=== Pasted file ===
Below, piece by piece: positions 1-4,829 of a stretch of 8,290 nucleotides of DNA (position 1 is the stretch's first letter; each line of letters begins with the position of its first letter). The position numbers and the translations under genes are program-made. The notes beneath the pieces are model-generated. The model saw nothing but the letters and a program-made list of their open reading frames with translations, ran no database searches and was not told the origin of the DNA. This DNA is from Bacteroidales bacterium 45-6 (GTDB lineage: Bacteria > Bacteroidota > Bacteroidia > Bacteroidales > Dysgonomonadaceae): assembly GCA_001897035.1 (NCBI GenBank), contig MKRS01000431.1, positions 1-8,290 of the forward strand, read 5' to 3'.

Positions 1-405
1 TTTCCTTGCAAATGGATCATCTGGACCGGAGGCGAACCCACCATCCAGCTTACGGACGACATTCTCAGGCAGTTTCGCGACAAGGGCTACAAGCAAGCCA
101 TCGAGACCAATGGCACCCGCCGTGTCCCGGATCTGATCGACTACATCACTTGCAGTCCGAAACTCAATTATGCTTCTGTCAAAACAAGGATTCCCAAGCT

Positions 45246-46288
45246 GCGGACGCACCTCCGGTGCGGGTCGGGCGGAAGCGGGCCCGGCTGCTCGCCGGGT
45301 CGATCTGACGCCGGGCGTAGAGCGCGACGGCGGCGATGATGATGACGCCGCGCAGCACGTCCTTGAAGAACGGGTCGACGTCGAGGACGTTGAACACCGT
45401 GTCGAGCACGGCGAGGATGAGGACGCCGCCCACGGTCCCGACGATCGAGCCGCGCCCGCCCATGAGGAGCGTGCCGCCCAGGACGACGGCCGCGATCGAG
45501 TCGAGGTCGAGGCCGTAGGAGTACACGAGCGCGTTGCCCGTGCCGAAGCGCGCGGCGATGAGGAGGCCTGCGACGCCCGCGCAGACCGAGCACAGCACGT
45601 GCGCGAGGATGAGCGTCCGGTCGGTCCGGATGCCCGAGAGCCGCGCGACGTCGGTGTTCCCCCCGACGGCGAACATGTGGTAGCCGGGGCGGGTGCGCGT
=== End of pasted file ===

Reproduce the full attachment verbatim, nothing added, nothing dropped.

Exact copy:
Below, piece by piece: positions 1-4,829 of a stretch of 8,290 nucleotides of DNA (position 1 is the stretch's first letter; each line of letters begins with the position of its first letter). The position numbers and the translations under genes are program-made. The notes beneath the pieces are model-generated. The model saw nothing but the letters and a program-made list of their open reading frames with translations, ran no database searches and was not told the origin of the DNA. This DNA is from Bacteroidales bacterium 45-6 (GTDB lineage: Bacteria > Bacteroidota > Bacteroidia > Bacteroidales > Dysgonomonadaceae): assembly GCA_001897035.1 (NCBI GenBank), contig MKRS01000431.1, positions 1-8,290 of the forward strand, read 5' to 3'.

Positions 1-405
1 TTTCCTTGCAAATGGATCATCTGGACCGGAGGCGAACCCACCATCCAGCTTACGGACGACATTCTCAGGCAGTTTCGCGACAAGGGCTACAAGCAAGCCA
101 TCGAGACCAATGGCACCCGCCGTGTCCCGGATCTGATCGACTACATCACTTGCAGTCCGAAACTCAATTATGCTTCTGTCAAAACAAGGATTCCCAAGCT

Positions 45246-46288
45246 GCGGACGCACCTCCGGTGCGGGTCGGGCGGAAGCGGGCCCGGCTGCTCGCCGGGT
45301 CGATCTGACGCCGGGCGTAGAGCGCGACGGCGGCGATGATGATGACGCCGCGCAGCACGTCCTTGAAGAACGGGTCGACGTCGAGGACGTTGAACACCGT
45401 GTCGAGCACGGCGAGGATGAGGACGCCGCCCACGGTCCCGACGATCGAGCCGCGCCCGCCCATGAGGAGCGTGCCGCCCAGGACGACGGCCGCGATCGAG
45501 TCGAGGTCGAGGCCGTAGGAGTACACGAGCGCGTTGCCCGTGCCGAAGCGCGCGGCGATGAGGAGGCCTGCGACGCCCGCGCAGACCGAGCACAGCACGT
45601 GCGCGAGGATGAGCGTCCGGTCGGTCCGGATGCCCGAGAGCCGCGCGACGTCGGTGTTCCCCCCGACGGCGAACATGTGGTAGCCGGGGCGGGTGCGCGT